Yeah. On the today's PC this wouldn't be a prob, but on the amiga ...

Retro1234 03 June 2018 19:32

If your going to have to increase your Bullet X,Y anyway you might a well just add an If it's hardly cpu intensive.

But Blitz probably has some kind of Bob collision check anyway.

Most Amiga games probably use blocking anyway for the Map the Enimies everything.

Shatterhand 03 June 2018 19:32

Quote:

Originally Posted by Retro1234 (Post 1246285)
Can't you just do
If Bullet X,Y = Player X,Y Then Hit ?

This would work great if both bullet and player were just 1 pixel big :)

Retro1234 03 June 2018 19:34

If bullet X+0 or If Bullet X+16 or If Bullet Y+0 etc etc

E-Penguin 03 June 2018 19:34

Quote:

Originally Posted by Shatterhand (Post 1246242)
If all enemies can be at any X or Y without actually have one side of the screen more used than the other, I have the feeling that the time you will take sorting it will not compensate for what you may gain with a binary search.

I dunno... You would avoid having to check every bullet against every enemy. Let's assume you maintain a list L sorted on x position containing enemies...

Pseudo code :
Code:


For each bullet b do
    Enemy e = BinarySearch(L, bullet.x)

  If e != null then
      CheckBounds(e, bullet)
    End if
Next

Let's assume your BinarySearch function returns a valid enemy pointer from list L if the x is within some distance of the enemy's x. If that is valid then do a bounds check. That way you're not comparing everything with everything else. The code complexity then approaches O(n) which is a vast improvement. You would probably need to also repeat this until no more enemies are found for that X.

Assuming blitz's list sort function is something sensible, it's quick to sort an already sorted (or mostly sorted) set.

Shatterhand 03 June 2018 19:38

Quote:

Originally Posted by Retro1234 (Post 1246289)
If your going to have to increase your Bullet X,Y anyway you might a well just add an If it's hardly cpu intensive.

it's 1 if on the best case scenario, 4 ifs on the worst case scenario. 8 bullets * 30 enemies * 4 ifs = 960 ifs. *it is* CPU intensive from the tests I've made.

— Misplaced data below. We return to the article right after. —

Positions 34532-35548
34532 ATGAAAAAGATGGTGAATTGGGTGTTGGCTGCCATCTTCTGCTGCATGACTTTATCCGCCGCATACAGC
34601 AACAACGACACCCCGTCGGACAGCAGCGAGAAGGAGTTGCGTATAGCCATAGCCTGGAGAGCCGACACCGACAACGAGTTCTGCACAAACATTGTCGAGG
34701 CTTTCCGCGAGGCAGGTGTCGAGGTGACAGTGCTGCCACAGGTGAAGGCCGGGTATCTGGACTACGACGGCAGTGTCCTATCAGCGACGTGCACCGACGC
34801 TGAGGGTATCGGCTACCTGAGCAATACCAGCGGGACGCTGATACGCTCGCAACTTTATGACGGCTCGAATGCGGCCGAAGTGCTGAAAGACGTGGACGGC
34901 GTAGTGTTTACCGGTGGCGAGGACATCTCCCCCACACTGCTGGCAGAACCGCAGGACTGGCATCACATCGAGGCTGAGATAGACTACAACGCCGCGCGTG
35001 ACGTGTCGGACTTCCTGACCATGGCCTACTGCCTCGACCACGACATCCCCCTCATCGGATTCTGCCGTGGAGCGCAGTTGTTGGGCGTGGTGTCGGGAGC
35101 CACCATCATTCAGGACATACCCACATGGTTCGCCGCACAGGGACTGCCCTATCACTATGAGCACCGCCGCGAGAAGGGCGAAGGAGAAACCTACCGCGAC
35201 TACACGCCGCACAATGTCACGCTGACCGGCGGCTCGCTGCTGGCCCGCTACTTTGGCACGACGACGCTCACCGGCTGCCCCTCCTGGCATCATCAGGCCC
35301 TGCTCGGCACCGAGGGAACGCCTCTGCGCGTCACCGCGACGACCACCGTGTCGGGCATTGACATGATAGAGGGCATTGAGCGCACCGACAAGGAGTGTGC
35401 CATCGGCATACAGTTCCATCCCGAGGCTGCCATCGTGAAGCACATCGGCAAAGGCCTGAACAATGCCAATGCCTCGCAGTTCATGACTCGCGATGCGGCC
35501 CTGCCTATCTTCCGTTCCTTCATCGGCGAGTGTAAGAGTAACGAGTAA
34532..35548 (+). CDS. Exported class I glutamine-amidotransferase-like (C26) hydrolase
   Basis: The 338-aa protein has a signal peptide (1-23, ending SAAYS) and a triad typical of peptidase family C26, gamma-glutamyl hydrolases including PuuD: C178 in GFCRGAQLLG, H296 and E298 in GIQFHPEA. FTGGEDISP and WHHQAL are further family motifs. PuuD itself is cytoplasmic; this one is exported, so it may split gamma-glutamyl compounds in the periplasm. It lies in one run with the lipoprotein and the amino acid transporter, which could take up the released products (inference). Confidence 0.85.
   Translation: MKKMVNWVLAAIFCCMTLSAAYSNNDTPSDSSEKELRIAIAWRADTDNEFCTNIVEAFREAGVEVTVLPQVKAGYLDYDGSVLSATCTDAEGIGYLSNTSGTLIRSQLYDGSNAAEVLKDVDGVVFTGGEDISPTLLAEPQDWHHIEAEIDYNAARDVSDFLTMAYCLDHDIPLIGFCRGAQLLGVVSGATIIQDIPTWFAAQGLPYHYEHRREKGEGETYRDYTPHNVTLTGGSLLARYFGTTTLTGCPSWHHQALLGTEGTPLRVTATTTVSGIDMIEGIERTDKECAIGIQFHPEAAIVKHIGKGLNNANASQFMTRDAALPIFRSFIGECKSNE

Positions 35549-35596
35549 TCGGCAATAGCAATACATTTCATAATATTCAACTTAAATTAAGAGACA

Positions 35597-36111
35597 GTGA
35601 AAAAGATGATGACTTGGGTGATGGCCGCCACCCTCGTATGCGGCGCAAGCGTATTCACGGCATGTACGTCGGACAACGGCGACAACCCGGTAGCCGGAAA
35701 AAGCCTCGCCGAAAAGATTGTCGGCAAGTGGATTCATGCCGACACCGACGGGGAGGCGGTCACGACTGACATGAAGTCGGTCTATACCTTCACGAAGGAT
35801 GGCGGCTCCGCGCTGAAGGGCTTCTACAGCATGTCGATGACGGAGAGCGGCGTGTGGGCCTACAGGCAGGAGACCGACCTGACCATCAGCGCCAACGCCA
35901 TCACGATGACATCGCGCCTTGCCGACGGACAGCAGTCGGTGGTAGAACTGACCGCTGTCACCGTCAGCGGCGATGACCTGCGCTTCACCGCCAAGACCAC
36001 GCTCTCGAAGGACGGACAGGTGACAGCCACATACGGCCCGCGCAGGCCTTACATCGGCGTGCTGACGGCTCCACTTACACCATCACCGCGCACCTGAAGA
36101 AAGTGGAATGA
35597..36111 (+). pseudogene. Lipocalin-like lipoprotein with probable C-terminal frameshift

Quote:

But Blitz probably has some kind of Bob collision check anyway.
It does have sprite against sprite collision which works great and it's pretty fast. It has sprite against playfield collision which is fast enough if you use it smartly, but it only tells you a collision happened, not where it happened, so it's not useful if you need to know what collided with what. All the other collision functions are basically pretty ways to do the classic 4 IFs structure to check if 2 rectangles are touching each other.

Quote:

Most Amiga games probably use blocking anyway for the Map the Enimies everything.
[/quote]

I have no idea of what you meant here.

Retro1234 03 June 2018 19:38

Ok but a grid could work well like you say that way you don't won't have to check them all however I assume most Games know exactly where on screen everything is at all times incase Bullet hits wall etc

I don't know enough about Blitz can you not do If Baddy BOB 1 collide and IF Bullet 6 BOB collide.

Dan 03 June 2018 19:40

Or you divide the Main Loop into 2 sections/part.

The First section/part does the movement
The Second section/part does the collision check

something like

Code:

a=1
;main loop
do
 a=-a
  if a=1
    PlayerMovement()
    Enemymovement()
    Playerbullets()
    Enemybullets()
  else
    CollisionCheck()
  endif

flip ; or whatever the blitz uses to redraw the screen.
loop

Sadly i'm familiar only with the PC's version of Blitzbasic ...

Shatterhand 03 June 2018 19:40

Quote:

Assuming blitz's list sort function is something sensible, it's quick to sort an already sorted (or mostly sorted) set.
There's a sort command on Blitz and I have no idea of how to use it, as any way I try to write it gives me a Syntax Error, and the manual is just extremely vague about (even citing something like "we will work out on this function at a later version")

I probably have to write a sort method myself.

Retro1234 03 June 2018 19:47

And don't check them all at once check them 1 by 1 in your loop

If Bullet X[N]+0 or BulletX[N]+16 = Ship[N]+0 or Ship[N]+16 then = Hit
N=N+1
Loop

So 30.checks after 30 Loop etc

E-Penguin 03 June 2018 19:56

Quote:

Originally Posted by Retro1234 (Post 1246301)
And don't check them all at once check them 1 by 1 in your loop

If Bullet X[N]+0 or BulletX[N]+16 = Ship[N]+0 or Ship[N]+16 then = Hit
N=N+1
Loop

So 30.checks after 30 Loop etc

You'd need nested loops, which gives exponential running times. The cpu will be mostly checking things that are nowhere near each other. There must be a better way.

Retro1234 03 June 2018 20:02

Yeah it's a bit of a waste but 4 checks or up to 15 maybe max per Game Loop is hardly CPU intensive I think a ZX80 could do it.